When we talk about rape
What We Talk About When We Talk About Rape, Sohaila Abdulali
The fear of rape is background noise for many women. It rises from a barely audible whisper to a screech when triggered. The stimuli can be as trivial as the thump of footsteps behind us, the scratch of a key in a lock, the sneer spreading itself across a man’s face. Every time a public crisis around sexual violence arises, there’s a moment when that screeching becomes audible outside our own heads, resounding in the public sphere: a moment where our dysfunctional sexual cultures are placed under scrutiny.
These moments are triggered by acts of male violence outraging enough to break through the silence. In Pakistan this month, a motorist was repeatedly raped by two men in front of her children when her car broke down. The lead investigator slathered salt into the wound by blaming the victim, castigating families which ‘allow their sisters and daughters to travel alone so late.’ A month previously, a six-year old girl called Seema was raped, tortured and murdered in Northern Pakistan. Horrifying as these cases are, there may be many more still unheard: Mehnaz Akber Aziz, an Assembly Member, describes a culture of silence, where in rural areas rapists are quietly released once the initial outrage has passed. Pakistan is by no means the only place where the screeching is becoming deafening.
Sohaila Abdulali’s What We Talk About When We Talk About Rape, published in 2019, remains vitally important a year later. The book also hit a particular moment, after the horrendous gang-rape of Jyoti Singh in India, and while the #MeToo movement was becoming part of the public consciousness. Abdulali, herself a survivor of gang rape, became drawn into the moment when an article she had written three decades earlier about her own experiences became part of the conversation about sexual violence in India.
Abdulali – who describes herself as ‘a brown bisexual middle-aged atheist Muslim survivor immigrant writer without a shame gene’ – manages to be achingly sensitive and bracingly honest about the trauma of rape, in all its complexity. Her own trauma resurfaces throughout the book, which combines an activist’s drive to explore a vitally important topic, with a human need to process pain. These two are related: her activism as a feminist working in the area of male violence has also been a personal therapy; personal pain gradually transforming into political passion.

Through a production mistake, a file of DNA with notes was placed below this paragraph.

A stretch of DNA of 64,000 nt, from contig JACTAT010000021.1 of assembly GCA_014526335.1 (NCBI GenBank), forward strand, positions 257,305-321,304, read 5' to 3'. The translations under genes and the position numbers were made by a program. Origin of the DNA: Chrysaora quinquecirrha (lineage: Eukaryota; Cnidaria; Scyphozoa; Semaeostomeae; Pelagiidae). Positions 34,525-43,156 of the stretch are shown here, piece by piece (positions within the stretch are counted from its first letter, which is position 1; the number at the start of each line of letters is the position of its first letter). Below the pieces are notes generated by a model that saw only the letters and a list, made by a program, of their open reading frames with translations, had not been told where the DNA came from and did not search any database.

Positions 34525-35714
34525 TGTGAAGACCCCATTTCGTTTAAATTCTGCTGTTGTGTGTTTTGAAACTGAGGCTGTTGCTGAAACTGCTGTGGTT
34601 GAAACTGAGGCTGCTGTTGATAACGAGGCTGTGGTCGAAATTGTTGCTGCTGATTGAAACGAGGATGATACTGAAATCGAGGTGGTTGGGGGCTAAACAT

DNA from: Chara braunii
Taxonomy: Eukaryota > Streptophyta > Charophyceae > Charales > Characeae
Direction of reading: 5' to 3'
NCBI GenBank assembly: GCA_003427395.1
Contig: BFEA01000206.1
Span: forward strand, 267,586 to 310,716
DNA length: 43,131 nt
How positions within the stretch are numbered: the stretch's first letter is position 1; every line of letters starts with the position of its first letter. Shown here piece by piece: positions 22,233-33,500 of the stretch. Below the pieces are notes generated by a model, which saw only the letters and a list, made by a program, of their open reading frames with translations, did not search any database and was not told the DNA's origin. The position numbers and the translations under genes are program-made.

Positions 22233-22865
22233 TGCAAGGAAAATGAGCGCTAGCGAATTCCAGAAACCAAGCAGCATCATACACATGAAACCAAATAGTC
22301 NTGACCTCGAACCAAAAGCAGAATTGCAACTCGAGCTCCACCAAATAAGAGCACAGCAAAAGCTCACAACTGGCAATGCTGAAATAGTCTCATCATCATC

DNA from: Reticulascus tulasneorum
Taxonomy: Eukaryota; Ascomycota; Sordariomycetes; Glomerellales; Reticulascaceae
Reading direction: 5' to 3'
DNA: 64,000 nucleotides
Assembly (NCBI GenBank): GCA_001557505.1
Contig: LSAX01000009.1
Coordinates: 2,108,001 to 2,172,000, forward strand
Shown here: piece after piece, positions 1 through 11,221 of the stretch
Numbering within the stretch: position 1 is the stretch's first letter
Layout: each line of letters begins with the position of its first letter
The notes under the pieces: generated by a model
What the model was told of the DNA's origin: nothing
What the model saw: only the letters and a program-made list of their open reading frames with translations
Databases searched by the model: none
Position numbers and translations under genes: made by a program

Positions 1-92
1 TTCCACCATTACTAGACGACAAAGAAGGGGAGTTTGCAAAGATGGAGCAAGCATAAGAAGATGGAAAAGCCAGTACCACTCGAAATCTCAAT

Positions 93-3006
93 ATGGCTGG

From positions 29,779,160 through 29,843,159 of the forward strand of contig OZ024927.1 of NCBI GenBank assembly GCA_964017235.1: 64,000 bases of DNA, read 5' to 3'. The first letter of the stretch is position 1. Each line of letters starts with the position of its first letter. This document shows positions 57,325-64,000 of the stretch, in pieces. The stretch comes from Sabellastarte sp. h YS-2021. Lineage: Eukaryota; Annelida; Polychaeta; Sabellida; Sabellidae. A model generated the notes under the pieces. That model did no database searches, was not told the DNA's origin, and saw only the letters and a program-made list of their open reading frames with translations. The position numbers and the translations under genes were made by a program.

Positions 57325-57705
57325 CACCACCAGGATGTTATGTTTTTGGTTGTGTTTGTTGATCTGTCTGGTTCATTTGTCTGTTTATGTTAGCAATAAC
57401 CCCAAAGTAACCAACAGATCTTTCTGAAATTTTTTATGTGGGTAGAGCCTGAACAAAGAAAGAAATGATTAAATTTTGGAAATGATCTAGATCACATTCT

Abdulali and her friend were attacked by a group of men in a remote area of India. During the ordeal, the only hope she had was her rapists’ humanity, and the only way to appeal to it was by talking to them. So she tried to appeal to them through language designed to provoke their empathy. Ultimately, she believes this may have saved her life. After the rape, she was forced to ask her attackers for a lift rather than be abandoned far from home. The irony of this does not escape her. Rape is full of ironies. It is, she observes, ‘the only crime that is so bad that victims are supposed to be destroyed beyond repair by it, but simultaneously not so bad that the men who do it should be treated like other criminals.’
Her attention to ironies and dualities enrich the book, even if they often prevent her from reaching firm conclusions. She feels able to address topics whilst fully aware that she may not be fully able to provide unambiguous answers. Is rape about sex, or is it about power? Both, she argues. Within patriarchy, sex and violence are closely entwined. The particular horror of rape, she suggests, comes from its entwining with sexuality: ‘All the things that make sex wonderful – intimacy, connection, sensation, choice – make rape so horrible and hard to bear.’
Her scope is wide, drawing connections from Mexico to the Democratic Republic of the Congo with an engaging ease, never evading the weightiness of the subject, and without allowing it to drag her down. She moves from American campuses to warzones, talking to women who have little in common besides their victimisation, finding a solidarity that eclipses all their other differences.
Such solidarities are precious, and rare outside communities of survivors: in the Larry Nassar case, she notes, the young victims came forward but were rebuffed by all the adults around them. She movingly recounts the conclusion of this case: Judge Rosemarie Aqulinia called on some of the victims, who she dubbed ‘superheroes’, to testify in court. One after the other she heard- a hundred and fifty testimonies; a hundred and fifty voices; a hundred and fifty silences broken. As #MeToo and other movements to expose sexual violence have revealed, silence around rape only helps the perpetrators. It isolates women who desperately need solidarity and to hear stories like their own. And for victims, Abdulali asserts, breaking the silence is a form of liberation, ‘The minute you speak, the moment you write your own narrative, the second you open your mouth, you are no longer just a victim. You are taking back some control. It is the opposite of victimhood.’
Arguably the book’s flaws – the tone is occasionally glib and the structure unfocussed – coalesce with its most important message: we don’t need to have all the answers to start the conversation on sexual violence. First and foremost, we need to replace that inaudible fear of sexual violence and the muted trauma and shame of victimisation with the sound of women’s voices. And in Islamabad, Lahore, Multan, Peshawar and Karachi women made the streets echo, calling for justice for victims and accountability for perpetrators. When we talk about rape, however hard that conversation is to begin, we can talk about how to build a safer world for women and girls.